Although support among Liberals for that idea is by no means unanimous, it still poses less of a problem for Chrétien than the thorny issue of how to deal with two specific promises he made to Quebecers in the final week of the referendum. On several occasions before the vote, he repeated his support for the notion of formally recognizing Quebec as a distinct society, and vowed that, as Prime minister, he will never allow any constitutional changes that would affect the province without its consent. But Quebec federalists, such as provincial Liberal Leader Daniel Johnson, want those measures strengthened in a manner that is unlikely to be acceptable to other provinces. He and other members of his party, for example, want a recognition of "distinct society" - or a similar expression referring to the "people of Quebec" - included in the Constitution. Chrétien has suggested that such recognition might come in the form of a resolution in the House of Commons - which would not, in the long term, be enough to satisfy Quebec Liberals. Similarly, they want the province to be granted a formal veto over all future constitutional changes, which is also something that would require a formal meeting with leaders of all provinces. That measure, which is also unpopular in other provinces, will likely not be discussed until 1997, when the federal government and provinces are required to meet to discuss the amending formula under the terms of the Constitution.
On the sovereigntist side, that same meeting provides one of the main arguments among strategists for delaying another referendum. A poll conducted among Quebecers in the wake of the referendum vote by the SOM company for the newspaper Le Soleil and Radio-Québec found that 49 per cent of respondents think that the Quebec government should conduct another referendum during its mandate if constitutional talks with the rest of Canada fail. Thirty-six per cent opposed the idea, while the rest were undecided. Perhaps more significantly, the same poll found that 73 per cent of respondents - including 74 per cent of those who voted Yes - want the PQ government to participate in any talks aimed at "renewing the Canadian federation."
Those results highlight the planning dilemma facing sovereigntist strategists. Those who are pushing for a delay argue that, given the indecision in the rest of the country, any attempt at serious offers will self-destruct and convince Quebecers that renewed federalism is impossible. "All we have to do," said a Yes organizer, "is wait." As well, those favoring a delay argue that they risk a backlash if they ask Quebecers - who have faced two Constitution-related referendums, a federal election and a provincial election in the past three years - to go back to the polls once again. And the terms of Quebec's Referendum Act prevent a government from holding more than one plebiscite on the same issue during the same mandate - so the PQ would have to take the controversial step of changing the act or winning a new mandate before doing so.
But other sovereigntists argue that there are compelling reasons to move soon, including the need to capitalize on the momentum they have generated. That pressure would certainly increase if Bouchard takes over the leadership. Until now, Bloc sources acknowledge, his extraordinary popularity has been helped by the fact that, as an opposition politician, he has not had to make the tough decisions that will be required of the next Quebec premier. Sovereigntists concede that the next Quebec budget, due in April, 1996, will have to contain tough spending cuts in order to reduce the province's deficit, which totalled $5.7 billion last year. Those measures will be unpopular in themselves - and will diminish the effectiveness of the Yes side's referendum argument that a sovereign Quebec could safeguard social programs better than the rest of Canada, where governments have cut back sharply.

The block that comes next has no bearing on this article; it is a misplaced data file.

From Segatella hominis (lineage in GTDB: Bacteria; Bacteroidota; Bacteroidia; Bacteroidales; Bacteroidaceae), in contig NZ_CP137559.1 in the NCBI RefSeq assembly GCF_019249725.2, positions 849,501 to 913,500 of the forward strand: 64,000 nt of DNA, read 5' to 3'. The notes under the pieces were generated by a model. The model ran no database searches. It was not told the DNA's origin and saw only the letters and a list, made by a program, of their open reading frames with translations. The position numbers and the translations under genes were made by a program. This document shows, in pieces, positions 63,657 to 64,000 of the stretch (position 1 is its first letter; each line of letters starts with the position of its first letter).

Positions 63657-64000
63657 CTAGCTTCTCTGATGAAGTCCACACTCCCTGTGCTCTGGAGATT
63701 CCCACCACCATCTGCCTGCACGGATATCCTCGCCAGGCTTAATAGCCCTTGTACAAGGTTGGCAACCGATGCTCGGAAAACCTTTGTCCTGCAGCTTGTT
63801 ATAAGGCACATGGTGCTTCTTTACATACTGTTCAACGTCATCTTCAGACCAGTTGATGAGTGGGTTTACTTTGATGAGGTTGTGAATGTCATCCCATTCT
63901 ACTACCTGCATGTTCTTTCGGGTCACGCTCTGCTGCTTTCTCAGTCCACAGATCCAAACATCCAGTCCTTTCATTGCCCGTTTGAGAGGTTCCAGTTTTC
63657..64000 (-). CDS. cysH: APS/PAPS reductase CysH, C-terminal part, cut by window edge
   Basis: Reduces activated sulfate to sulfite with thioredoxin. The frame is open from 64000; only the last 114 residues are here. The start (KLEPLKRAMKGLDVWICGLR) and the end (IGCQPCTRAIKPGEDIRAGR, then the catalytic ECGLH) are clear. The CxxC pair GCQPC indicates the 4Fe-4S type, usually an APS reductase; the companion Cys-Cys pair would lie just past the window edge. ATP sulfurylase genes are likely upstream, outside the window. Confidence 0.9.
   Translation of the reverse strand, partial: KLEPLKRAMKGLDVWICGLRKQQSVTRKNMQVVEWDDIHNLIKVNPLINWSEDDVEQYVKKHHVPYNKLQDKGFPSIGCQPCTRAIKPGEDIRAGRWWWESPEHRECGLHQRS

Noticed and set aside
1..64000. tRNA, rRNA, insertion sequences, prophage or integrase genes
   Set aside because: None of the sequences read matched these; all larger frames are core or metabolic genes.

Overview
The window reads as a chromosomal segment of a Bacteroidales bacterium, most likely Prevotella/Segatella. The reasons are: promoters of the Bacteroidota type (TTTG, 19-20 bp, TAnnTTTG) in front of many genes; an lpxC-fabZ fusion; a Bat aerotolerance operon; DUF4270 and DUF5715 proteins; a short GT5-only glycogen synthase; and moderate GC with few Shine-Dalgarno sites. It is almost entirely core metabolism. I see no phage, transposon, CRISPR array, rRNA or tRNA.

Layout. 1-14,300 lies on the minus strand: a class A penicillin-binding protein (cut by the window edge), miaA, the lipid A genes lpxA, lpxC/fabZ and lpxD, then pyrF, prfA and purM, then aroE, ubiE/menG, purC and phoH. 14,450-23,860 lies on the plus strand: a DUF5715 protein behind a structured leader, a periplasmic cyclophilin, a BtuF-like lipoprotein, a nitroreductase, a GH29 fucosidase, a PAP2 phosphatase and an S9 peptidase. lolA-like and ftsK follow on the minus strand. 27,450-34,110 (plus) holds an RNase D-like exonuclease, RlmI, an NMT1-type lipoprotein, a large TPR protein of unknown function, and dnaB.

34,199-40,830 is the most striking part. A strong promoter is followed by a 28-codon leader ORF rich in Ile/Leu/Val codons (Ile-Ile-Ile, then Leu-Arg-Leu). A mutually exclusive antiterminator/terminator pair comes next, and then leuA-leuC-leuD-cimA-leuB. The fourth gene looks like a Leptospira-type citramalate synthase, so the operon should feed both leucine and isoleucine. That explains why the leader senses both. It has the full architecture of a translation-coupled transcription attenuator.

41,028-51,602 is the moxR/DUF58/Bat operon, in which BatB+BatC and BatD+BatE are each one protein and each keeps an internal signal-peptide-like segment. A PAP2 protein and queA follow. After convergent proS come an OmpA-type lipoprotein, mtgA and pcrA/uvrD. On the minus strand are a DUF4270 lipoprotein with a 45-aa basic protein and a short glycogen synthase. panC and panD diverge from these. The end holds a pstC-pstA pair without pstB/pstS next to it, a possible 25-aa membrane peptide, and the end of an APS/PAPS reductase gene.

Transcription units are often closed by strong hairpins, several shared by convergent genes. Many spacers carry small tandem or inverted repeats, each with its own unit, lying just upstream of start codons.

If Bouchard takes over the leadership, sovereigntist sources say, some immediate steps are clear. About half a dozen longtime national assembly stalwarts who stayed on only to fight the referendum - such as former cabinet ministers Camille Laurin and Denis Lazure - would resign and clear the way for new blood. Similarly, about half a dozen members of Johnson's caucus may also leave. That would allow for Bouchard to call up to 15 byelections simultaneously - and likely win most of them. He would use the occasion to bring some of the Bloc's best members to Quebec City with him, such as party whip Gilles Duceppe, and also try to widen the PQ's popularity by attracting businesspeople and other personalities not previously associated with the party. As well, he would likely try to convert Mario Dumont, leader of the soft-sovereigntist Parti action démocratique, to the PQ.
But those plans hinge on Bouchard's making a decision that, he said last week, will be "terribly painful" - whichever way it goes. At a news conference in Ottawa, he talked movingly of the strains that political life puts on his family, and said that his two sons, Alexandre, 5, and Simon, 4, hate the word "referendum" because they associate it with his frequent absences. "They've learned the word 'referendum,' " he said. "They hate it. They spit when they pronounce it." Similarly, during the campaign, he talked sadly about how one of his sons, when asked what his father does for a living, said "he argues."
Bouchard, 56, also spoke openly about the pressures on him from his 35-year-old second wife, Audrey, who was born in California and has never been comfortable with her husband's life in politics. "It's well known that my wife is not crazy about politics," he said. "We had an agreement that everything would be over after the referendum, because it was the end of a cycle. Now it's different, of course. It's a never-ending fight in politics." Bouchard met his wife in 1987, when he was Canada's ambassador to France, and married her two years later. But in recent years, there have been frequent rumors that their marriage has been strained - rumors that Bouchard has emphatically denied.
How much of a difference would Bouchard's absence from the political scene make for Canada's future? Even the suggestion that he might retire was enough last week to cause the Canadian dollar to jump by a third of a cent to 74.4 cents (U.S.). But with or without him, some sovereigntists are supremely confident because, they say, of a not-so-secret weapon they are sure they can rely on. "The rest of Canada will never make a proposal good enough to satisfy Quebec," said a Bloc adviser. "Not in a million years." The clock is ticking.
Maclean's November 13, 1995